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By Royal Appointment
  • The Horticultural Trade


Early horticultural equipment built by Gibbs, circa 1900.

The horticultural trade around London was also thriving, with growers using greenhouses to provide a wider variety of flowers and edible produce. Gibbs, as usual, was ready to supply this trade with specialist equipment.

Letter from John Gibbs dated 1850, to a customer confirming an order for barrows.

‘Bedfont, November 18th 1850. Gentlemen, I will make 6 navigating barrows at 10 Shillings each with ash sides, oak base and Elm boards with a wood wheel 1 foot 6 inches high with hoop tyre and painted. J. Gibbs.’

An early Gibbs Hampton Pattern wheelbarrow.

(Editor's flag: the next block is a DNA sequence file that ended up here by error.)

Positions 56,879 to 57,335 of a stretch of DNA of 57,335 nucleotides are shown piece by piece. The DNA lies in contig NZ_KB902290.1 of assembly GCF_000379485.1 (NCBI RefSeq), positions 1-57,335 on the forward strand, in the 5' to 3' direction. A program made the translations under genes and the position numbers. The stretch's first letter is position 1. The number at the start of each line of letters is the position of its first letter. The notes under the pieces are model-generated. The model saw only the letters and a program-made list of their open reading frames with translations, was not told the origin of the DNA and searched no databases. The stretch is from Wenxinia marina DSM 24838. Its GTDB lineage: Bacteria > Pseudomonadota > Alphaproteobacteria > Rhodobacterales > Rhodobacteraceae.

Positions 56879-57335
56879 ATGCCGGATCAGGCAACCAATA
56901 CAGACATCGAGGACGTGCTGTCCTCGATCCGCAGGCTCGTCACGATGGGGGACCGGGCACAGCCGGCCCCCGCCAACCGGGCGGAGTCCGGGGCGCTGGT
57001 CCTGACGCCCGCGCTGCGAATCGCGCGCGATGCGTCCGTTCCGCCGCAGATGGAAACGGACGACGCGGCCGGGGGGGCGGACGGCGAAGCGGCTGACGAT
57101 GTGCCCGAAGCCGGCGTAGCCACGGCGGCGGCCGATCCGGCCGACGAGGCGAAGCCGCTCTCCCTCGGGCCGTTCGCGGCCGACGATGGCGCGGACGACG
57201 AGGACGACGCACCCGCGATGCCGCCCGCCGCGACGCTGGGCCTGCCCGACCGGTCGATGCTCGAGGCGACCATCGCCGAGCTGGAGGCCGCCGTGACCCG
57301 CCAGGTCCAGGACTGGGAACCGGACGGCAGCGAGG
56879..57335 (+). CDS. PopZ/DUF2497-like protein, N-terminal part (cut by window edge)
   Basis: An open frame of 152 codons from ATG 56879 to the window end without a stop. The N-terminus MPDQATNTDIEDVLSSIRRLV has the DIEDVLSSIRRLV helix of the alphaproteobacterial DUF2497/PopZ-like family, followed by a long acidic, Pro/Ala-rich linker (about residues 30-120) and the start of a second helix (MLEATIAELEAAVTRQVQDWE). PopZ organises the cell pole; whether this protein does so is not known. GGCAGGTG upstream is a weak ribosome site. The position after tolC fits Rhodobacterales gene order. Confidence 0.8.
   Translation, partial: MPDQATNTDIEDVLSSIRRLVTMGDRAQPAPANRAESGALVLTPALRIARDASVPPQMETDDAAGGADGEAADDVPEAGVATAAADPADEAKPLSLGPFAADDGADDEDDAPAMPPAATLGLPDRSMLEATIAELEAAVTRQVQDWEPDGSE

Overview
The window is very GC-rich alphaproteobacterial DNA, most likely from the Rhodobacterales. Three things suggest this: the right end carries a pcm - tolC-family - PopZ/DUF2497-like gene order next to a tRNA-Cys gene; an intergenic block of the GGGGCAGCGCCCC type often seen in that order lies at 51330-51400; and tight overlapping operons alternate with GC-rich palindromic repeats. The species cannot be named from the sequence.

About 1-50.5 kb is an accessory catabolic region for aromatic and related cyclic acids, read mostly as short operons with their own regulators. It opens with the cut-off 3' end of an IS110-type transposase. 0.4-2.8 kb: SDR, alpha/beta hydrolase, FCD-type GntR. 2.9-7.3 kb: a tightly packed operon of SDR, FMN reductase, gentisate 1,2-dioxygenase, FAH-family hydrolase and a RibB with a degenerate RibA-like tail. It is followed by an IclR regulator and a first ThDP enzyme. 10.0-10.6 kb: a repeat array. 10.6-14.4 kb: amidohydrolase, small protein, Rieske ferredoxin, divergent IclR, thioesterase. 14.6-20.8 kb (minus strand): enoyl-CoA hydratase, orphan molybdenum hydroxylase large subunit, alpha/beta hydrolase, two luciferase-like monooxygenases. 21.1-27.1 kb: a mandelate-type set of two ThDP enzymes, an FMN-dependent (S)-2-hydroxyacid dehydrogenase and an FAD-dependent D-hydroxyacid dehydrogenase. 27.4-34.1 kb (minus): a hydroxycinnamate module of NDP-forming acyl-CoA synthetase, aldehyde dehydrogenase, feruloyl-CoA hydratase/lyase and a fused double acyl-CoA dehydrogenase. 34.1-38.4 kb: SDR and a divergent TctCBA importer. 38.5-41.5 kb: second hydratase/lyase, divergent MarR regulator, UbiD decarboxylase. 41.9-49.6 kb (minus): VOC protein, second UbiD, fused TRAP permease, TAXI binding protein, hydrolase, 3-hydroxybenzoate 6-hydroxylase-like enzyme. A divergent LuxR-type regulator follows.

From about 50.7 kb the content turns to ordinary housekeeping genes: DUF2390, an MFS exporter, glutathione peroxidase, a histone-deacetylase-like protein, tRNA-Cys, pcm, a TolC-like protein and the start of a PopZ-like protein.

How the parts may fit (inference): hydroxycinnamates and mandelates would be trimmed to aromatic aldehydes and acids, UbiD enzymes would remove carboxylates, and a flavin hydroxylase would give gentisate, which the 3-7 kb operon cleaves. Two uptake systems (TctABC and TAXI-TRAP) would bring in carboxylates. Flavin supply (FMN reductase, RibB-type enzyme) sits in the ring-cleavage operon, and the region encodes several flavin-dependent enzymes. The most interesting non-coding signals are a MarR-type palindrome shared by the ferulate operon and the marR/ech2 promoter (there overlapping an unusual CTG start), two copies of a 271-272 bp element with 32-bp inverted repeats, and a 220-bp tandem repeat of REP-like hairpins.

In 1920 the firm designed and built the first Gibbs Hampton Pattern Wheelbarrow, specially designed to negotiate the narrow doorways and aisles of the greenhouses in Hampton, Middlesex where flowers, especially carnations and chrysanthemums, were grown for the London markets such as Covent Garden. The wheel was under the body of the barrow so that it could carry extra weight more easily, especially when lifting long boxes of carnations. The back came down for ease of unloading and higher sides could be added if required.

A later Hampton Pattern Wheelbarrow seen in use inside a greenhouse.

An advertisment for Gibbs horticultural equipment from 1949.

John Gibbs


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